In its 2011 Specialty Healthcare decision, the NLRB drastically changed the rules, along with decades of precedent, regarding the establishment of a bargaining unit. Their decision gave unions significant leeway to identify, categorize, and persuade smaller units of workers – or "micro unions" – thus increasing Big Labor's chances of winning organizing elections by essentially stacking the deck.
And earlier this year the NLRB reintroduced a set of rule changes intended to speed up union elections, give unions greater access to workers before the election, and limit the ability of employers to appeal union votes. Proposed by the board as necessary to eliminate "unnecessary delay and inefficiencies," in reality these rule changes, often referred to as "ambush elections," are ultimately designed to do nothing more than give Big Labor an edge. Public comments on these proposed changes are due next week. Given the NLRB’s predilection for carrying Big Labor's water, it's likely that the changes will be adopted – barring any last minute Congressional intervention – before it’s challenged in court.
Back to the Gridiron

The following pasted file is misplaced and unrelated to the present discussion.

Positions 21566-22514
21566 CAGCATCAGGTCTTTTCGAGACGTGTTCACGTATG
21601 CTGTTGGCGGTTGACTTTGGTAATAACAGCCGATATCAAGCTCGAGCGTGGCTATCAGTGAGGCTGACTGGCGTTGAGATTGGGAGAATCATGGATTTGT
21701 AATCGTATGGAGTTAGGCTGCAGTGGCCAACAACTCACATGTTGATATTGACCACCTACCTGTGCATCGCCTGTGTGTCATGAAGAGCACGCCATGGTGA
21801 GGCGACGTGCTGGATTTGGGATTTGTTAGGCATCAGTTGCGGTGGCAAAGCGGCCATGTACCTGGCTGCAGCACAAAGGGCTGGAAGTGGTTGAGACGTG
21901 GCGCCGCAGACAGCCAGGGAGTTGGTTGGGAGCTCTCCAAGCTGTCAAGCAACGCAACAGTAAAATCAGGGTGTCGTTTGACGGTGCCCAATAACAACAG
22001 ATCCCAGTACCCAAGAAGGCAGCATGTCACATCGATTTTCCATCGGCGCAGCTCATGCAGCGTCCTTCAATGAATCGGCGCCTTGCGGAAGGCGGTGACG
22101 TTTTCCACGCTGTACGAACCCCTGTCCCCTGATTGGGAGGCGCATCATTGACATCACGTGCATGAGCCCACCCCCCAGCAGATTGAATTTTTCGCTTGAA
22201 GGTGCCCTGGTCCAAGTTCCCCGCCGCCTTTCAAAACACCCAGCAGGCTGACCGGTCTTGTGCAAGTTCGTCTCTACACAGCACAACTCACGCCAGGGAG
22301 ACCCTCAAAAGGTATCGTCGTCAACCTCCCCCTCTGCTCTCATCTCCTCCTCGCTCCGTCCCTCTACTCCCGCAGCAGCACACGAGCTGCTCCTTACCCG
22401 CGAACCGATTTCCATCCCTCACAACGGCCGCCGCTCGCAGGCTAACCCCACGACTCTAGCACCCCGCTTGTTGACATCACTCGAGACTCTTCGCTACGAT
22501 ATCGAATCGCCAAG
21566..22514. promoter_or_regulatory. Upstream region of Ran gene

So where does that leave the college football newly-minted College Athletes Players Association, which fought for the NLRB's approval to organize in the Northwestern petition?
Though the board has ordered a secret ballot election to be conducted, this decision is likely to wind its way through the court system for the next few years, before the directives in the decision are fully implemented. The United Steelworkers Union, which according to reports "backed the players' NLRB petition and is paying their legal fees," is likely to stick around for the long haul. After all, college football is a multibillion dollar a year industry - not to mention college sports as a whole. For the unions, it’s simply too lucrative of a potential market to ignore.